Platonism

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Pla·to·nism

 (plāt′n-ĭz′əm)
n.
The philosophy of Plato, especially insofar as it asserts ideal forms as an absolute and eternal reality of which the phenomena of the world are an imperfect and transitory reflection.

Pla′to·nist n.
Pla′to·nis′tic adj.

Platonism

(ˈpleɪtəˌnɪzəm)
n
1. (Philosophy) the teachings of Plato and his followers, esp the philosophical theory that the meanings of general words are real existing abstract entities (Forms) and that particular objects have properties in common by virtue of their relationship with these Forms. Compare nominalism, conceptualism, intuitionism
2. (Mathematics) the realist doctrine that mathematical entities have real existence and that mathematical truth is independent of human thought
3. (Philosophy) See Neo-Platonism
ˈPlatonist n

Pla•to•nism

(ˈpleɪt nˌɪz əm)

n.
1. the philosophy or doctrines of Plato or his followers.
2. the belief that physical objects are impermanent representations of unchanging Ideas, and that the Ideas alone give true knowledge as they are known by the mind.
3. (sometimes l.c.) the doctrine or practice of platonic love.
Pla′to•nist, n., adj.

Platonism

the philosophy of Plato and his followers, especially the doctrine that physical objects are imperfect and impermanent representations of unchanging ideas, and that knowledge is the mental apprehension of these ideas or universals. — Platonist, n., adj.Platonistic, adj.
See also: Philosophy
ThesaurusAntonymsRelated WordsSynonymsLegend:
Noun1.Platonism - (philosophy) the philosophical doctrine that abstract concepts exist independent of their names
philosophy - the rational investigation of questions about existence and knowledge and ethics
philosophical doctrine, philosophical theory - a doctrine accepted by adherents to a philosophy
Translations

Platonism

[ˈpleɪtənɪzəm] Nplatonismo m
References in classic literature ?
But all in vain; those young Platonists have a notion that their vision is imperfect; they are short-sighted; what use, then, to strain the visual nerve?
In English philosophy too, many affinities may be traced, not only in the works of the Cambridge Platonists, but in great original writers like Berkeley or Coleridge, to Plato and his ideas.
The genius of the Platonists is intoxicating to the student, yet how few particulars of it can I detach from all their books.
In morals he was a profest Platonist, and in religion he inclined to be an Aristotelian.
He had read somewhere that every man was born a Platonist, an Aristotelian, a Stoic, or an Epicurean; and the history of George Henry Lewes (besides telling you that philosophy was all moonshine) was there to show that the thought of each philospher was inseparably connected with the man he was.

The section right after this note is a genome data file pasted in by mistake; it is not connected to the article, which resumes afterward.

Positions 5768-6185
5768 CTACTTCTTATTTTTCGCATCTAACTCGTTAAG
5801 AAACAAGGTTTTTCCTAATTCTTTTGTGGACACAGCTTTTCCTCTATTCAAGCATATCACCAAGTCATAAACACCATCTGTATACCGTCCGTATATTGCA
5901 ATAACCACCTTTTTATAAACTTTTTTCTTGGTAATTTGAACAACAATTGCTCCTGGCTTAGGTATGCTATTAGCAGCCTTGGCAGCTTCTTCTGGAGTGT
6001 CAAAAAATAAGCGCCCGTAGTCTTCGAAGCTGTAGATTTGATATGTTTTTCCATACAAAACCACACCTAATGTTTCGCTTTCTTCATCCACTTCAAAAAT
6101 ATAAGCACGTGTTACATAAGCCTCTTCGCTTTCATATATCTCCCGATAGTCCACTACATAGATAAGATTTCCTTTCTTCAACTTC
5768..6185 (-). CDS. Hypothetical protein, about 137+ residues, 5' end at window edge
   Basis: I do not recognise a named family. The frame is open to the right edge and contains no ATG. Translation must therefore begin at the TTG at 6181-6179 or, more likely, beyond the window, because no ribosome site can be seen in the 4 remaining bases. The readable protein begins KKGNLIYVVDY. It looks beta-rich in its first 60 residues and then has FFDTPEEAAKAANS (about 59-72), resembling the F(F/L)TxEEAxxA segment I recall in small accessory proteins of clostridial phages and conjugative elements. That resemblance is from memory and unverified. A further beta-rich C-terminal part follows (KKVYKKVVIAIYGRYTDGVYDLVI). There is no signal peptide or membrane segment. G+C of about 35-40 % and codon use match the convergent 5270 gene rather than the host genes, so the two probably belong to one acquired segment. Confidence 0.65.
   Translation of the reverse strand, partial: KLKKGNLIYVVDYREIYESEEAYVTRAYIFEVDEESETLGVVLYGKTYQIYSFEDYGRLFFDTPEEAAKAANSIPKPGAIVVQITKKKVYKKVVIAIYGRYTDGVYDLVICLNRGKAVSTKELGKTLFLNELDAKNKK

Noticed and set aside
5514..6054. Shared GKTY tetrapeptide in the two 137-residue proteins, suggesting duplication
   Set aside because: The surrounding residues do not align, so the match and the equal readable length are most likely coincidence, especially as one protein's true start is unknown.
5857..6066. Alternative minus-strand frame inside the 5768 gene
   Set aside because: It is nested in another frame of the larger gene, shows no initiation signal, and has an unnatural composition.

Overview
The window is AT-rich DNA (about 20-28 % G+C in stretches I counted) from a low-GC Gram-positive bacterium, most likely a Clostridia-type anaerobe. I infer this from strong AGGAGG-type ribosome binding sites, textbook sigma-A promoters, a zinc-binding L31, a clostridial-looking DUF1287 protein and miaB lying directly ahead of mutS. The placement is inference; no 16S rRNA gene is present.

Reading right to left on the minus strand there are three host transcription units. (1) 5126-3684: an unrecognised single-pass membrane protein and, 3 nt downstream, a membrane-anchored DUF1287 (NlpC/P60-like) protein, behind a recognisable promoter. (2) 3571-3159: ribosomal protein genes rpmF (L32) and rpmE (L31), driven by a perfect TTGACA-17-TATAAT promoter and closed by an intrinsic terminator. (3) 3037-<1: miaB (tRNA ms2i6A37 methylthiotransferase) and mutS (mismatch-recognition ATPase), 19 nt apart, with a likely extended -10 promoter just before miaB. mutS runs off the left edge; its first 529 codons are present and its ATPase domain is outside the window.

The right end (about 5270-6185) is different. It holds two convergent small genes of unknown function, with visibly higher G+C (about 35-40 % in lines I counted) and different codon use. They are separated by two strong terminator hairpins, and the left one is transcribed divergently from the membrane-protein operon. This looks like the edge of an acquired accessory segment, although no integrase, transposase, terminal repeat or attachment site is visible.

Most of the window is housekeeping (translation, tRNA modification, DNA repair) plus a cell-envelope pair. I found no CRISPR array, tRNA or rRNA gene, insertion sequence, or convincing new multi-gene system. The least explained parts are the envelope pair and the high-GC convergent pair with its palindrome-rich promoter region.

The former was indeed not a Platonist, nor strictly speaking an Aristotelian - nor did he, like the modern Leibnitz, waste those precious hours which might be employed in the invention of a fricasée or, facili gradu, the analysis of a sensation, in frivolous attempts at reconciling the obstinate oils and waters of ethical discussion.
In attending most closely to sympathy in the writings of Sir Kenelm Digby, Margaret Cavendish, thomas Hobbes, John Milton, the Cambridge Platonists, the third earl of Shaftesbury, David Fordyce, James Thomson, and David Hume, Lobis masterfully unravels the intricate and evolving connections and tensions between the discourses of "universal and magical sympathy" and "interpersonal and moral sympathy" in their works (3).
Among the topics are the continuation of philosophy by other means, polemical arguments about pleasure: the controversy within and around the Academy, the politics of Aristotle's criticism of Plato's Republic, the perfidious strategy: the Platonists against Stoicism, vehementia: a rhetorical basis of polemics in Roman philosophy, and the invisible adversary: anti-Christian polemic in Proclus' Commentary on the Republic of Plato.
This has implications for nominalists and Platonists alike.
Grammars are theories of the structure of sentences, conceived of as abstract objects in the way that Platonists in the philosophy of mathematics conceive of numbers.
The explanation Caluori offers for the discrepancy between this negative view and the positive remarks on rhetoric in the writings of Alexandrian Platonists is that the latter refer to true rhetoric, informed by knowledge of the noetic realm, while the former disparage rhetoric at the beginning of their careers, when it would distract them from accessing the noetic realm.
Sidney to some of the Cambridge Platonists, to mention a few.